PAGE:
Wyoming Liberty Group
Wyoming faces a multi-million dollar deficit in the 2017-18 biennium and the specter of plummeting revenue looms large on the horizon. Why then, is the State Loan and Investment Board (SLIB) about to rubber stamp funding to help lift a new $18 million terminal off the ground at an airport that just last year lost 50 percent of its customer seating capacity and has no hope of takeoff anytime soon? Government does a bad job of picking winners and with all the problems with the airline industry, constructing a new airport terminal in Cheyenne will undoubtedly leave us with a white elephant we can ill afford.
A spoonful of rain won’t help the deficit go down.
The Pew Charitable Trust presented Wyoming’s Revenue Committee its report on the volatility of Wyoming’s tax revenue and its implications for the size of the Rainy Day Fund.
You might wonder why the Pew Charitable Trust is providing this report to Wyoming legislators. Well, in addition to doing it for free, Pew already published a report on tax revenue volatility in the 50 states, so seems a likely choice for a more in depth review of Wyoming. Pew is a nonprofit organization funded from seven individual charitable funds established by Sun Oil Company heirs. Pews goals include improving public policy by conducting rigorous analysis, and informing the public with data that illuminate world shaping issues and trends.
Your Tax Dollars at Work
(This is the second of two articles on Wyoming’s Capitol renovation project’s Capitol Oversight Group and its lack of co-ordination with the Advisory Task Force. You can read part one here.)
Paying twice for the same thing could bankrupt a company. When government pays twice, the costs falls to the taxpayer. This means the initiators of wasteful government spending go unpunished and as a result, it happens with budget busting frequency. In a recent example of wasteful duplication, the Capitol Oversight Group hired an outside project manager, MOCA Systems, to, among other things, develop guiding principles for the Capitol renovation project. Their work was made easier because guiding principles already existed. Just how many re-writes of guiding principles does one project need?
• Majority agree:
• Wyoming would be more prosperous if people made own spending decisions;
• Families unlikely to benefit from corporate welfare schemes;
• Private sector better at determining potential of new technology than government;
• Are unwilling to pay higher electricity costs to attract data centers.
• People of Wyoming say put excess tax revenue into their hands instead of government.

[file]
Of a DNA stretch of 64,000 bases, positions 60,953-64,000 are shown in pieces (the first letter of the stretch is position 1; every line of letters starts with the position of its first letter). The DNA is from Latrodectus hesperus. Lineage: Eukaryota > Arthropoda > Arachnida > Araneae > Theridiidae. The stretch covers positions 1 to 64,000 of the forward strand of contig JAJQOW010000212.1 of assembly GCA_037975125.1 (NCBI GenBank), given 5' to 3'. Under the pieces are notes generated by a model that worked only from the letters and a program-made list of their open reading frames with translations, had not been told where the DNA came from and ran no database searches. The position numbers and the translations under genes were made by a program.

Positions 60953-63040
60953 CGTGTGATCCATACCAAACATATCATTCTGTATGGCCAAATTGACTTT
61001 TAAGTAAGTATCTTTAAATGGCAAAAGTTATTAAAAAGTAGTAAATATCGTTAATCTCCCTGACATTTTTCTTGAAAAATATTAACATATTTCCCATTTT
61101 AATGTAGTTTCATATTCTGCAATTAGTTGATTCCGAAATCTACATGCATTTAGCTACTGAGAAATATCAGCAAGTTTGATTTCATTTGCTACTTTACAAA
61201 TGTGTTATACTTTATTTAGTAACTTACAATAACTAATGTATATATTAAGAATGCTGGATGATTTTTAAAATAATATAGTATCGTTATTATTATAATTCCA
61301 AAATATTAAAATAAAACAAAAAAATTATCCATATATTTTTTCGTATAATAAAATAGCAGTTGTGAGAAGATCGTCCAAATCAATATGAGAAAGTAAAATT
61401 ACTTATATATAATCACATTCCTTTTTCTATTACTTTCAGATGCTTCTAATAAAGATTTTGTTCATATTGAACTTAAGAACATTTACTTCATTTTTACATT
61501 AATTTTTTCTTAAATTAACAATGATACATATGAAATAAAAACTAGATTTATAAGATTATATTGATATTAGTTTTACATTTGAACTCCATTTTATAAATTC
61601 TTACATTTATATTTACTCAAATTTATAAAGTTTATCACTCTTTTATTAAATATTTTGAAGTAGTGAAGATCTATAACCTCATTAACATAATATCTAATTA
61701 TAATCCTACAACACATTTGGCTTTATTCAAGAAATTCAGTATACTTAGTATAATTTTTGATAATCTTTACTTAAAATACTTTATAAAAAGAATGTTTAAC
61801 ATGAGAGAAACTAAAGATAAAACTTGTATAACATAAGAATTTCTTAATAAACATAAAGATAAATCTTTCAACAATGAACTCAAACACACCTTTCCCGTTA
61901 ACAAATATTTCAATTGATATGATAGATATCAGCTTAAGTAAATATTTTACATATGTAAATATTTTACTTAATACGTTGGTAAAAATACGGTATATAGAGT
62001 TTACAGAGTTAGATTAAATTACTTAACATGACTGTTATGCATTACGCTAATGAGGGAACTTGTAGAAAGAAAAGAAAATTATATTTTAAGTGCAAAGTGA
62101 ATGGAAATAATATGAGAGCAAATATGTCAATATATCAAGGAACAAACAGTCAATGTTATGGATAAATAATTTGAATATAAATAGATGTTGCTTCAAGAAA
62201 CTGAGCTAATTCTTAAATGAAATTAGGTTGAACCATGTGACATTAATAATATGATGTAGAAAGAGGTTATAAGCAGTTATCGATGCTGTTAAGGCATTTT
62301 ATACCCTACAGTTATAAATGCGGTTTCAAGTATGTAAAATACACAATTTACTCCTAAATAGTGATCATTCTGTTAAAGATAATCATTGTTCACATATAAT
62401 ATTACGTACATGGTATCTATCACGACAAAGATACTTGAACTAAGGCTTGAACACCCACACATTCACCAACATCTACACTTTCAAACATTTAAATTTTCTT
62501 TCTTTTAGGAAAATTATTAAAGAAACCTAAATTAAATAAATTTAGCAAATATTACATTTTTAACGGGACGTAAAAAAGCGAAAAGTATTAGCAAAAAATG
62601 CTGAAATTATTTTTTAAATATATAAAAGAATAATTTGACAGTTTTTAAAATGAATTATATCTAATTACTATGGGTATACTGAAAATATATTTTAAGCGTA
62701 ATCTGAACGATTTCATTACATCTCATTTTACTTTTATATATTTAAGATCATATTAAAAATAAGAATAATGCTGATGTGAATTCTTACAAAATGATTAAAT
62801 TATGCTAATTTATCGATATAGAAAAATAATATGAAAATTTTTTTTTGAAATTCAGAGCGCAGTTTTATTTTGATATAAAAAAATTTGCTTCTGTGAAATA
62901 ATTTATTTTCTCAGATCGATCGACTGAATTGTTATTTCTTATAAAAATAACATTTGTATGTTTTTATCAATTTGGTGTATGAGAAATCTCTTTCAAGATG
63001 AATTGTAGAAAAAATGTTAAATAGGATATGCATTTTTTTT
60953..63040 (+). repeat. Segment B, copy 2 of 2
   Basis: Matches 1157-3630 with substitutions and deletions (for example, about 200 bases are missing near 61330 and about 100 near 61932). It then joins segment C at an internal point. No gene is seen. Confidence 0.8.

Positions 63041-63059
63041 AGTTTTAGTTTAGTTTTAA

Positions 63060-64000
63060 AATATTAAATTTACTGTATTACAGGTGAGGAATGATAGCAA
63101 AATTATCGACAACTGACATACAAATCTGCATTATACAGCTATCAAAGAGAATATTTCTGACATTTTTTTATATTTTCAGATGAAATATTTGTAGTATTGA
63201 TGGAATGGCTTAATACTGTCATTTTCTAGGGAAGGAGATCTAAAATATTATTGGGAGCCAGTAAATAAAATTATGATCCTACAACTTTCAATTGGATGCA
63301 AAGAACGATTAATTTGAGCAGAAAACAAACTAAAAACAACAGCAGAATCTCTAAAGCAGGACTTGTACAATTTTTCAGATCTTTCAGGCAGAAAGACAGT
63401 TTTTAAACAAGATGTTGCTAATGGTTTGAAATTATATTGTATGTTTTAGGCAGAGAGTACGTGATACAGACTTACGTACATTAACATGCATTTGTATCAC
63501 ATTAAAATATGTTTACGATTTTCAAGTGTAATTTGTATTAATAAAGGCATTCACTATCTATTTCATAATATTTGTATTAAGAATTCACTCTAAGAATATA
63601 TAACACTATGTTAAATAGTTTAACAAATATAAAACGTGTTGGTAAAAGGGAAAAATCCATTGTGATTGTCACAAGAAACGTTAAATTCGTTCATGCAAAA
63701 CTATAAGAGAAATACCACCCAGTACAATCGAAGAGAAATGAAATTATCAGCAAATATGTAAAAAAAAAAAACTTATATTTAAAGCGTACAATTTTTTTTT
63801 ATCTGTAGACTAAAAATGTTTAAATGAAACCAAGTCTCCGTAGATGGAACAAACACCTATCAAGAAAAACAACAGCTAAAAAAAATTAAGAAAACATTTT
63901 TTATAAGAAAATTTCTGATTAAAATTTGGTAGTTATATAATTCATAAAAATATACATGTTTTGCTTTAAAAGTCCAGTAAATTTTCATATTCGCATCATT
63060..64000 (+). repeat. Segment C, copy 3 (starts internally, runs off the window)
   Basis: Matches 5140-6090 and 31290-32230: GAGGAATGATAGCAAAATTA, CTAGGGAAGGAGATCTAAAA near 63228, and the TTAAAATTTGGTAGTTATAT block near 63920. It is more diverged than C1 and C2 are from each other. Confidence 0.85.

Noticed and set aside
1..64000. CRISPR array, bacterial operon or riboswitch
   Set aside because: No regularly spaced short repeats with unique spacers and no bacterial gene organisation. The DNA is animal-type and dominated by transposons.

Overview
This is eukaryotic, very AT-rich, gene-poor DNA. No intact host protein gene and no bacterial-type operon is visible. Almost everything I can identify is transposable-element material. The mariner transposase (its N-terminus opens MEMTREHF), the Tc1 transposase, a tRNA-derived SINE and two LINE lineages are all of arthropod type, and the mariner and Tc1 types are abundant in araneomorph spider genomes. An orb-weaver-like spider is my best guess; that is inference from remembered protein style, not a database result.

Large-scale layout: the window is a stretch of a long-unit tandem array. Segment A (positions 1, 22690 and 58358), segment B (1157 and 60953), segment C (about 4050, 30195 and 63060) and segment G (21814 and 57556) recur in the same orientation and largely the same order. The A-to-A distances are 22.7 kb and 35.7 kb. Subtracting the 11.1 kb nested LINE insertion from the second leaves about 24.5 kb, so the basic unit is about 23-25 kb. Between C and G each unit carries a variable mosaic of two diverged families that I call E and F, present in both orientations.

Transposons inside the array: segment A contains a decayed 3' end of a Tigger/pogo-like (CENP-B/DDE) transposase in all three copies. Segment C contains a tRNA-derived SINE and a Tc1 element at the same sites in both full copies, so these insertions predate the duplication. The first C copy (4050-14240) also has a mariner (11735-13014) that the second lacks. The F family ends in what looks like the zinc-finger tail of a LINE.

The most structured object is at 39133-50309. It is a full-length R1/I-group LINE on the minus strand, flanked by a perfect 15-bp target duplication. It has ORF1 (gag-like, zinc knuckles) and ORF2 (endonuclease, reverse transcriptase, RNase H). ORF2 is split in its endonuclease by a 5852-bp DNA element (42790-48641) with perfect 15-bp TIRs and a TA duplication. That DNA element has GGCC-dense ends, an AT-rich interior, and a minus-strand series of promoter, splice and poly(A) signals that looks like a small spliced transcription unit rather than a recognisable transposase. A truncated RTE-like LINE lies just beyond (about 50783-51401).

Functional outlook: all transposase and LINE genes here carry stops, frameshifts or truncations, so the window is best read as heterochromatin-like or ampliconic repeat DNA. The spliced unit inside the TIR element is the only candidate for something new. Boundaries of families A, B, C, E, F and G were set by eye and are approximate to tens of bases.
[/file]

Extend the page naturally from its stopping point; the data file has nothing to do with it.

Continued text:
CHEYENNE: Wyoming Liberty Group released the results of a survey today that asked 500 likely voters in Wyoming their opinion on the state government’s use of tax dollars to benefit private companies.
As the minerals boom turned to bust, so did the revenue supporting big government in Wyoming. Now our politicians have a choice. Should they:
- cut spending back to a level Wyoming taxpayers can afford;
- use revenues hoarded in savings accounts to continue spending at ever higher levels until savings run out, or;
- give money to private companies to magically increase state revenue?
The politically expedient choice at the moment appears to be: try to increase state revenues with a scheme known as corporate welfare.
As dreams of palaces turn into nightmares, Wyoming’s Capitol renovation project muddles along to fiscal disaster. After paying millions to design and architectural consultants and having state employees work on the project for more than a year, the committee has decided it’s time to hire someone to manage the project. But instead of hiring someone to translate the committee’s vision of sugar plums into reality, it should return to the original basic renovation, delete the executive building from the equation and cut out last minute costly niceties.
With mineral tax revenue plummeting, the Wyoming government is madly conjuring up schemes to keep spending at all time highs. One boondoggle approved during the 2015 legislative session involves borrowing money to build a coal terminal on the West Coast to support Wyoming coal exports to Asia. But if the private sector is dropping out of these projects, perhaps forcing the people of Wyoming to go into debt to fund them is a bad idea. Here’s a thought; instead of dreaming up revenue generating schemes with little chance of success, Wyoming’s government should bring spending down to a level the people can afford to fund.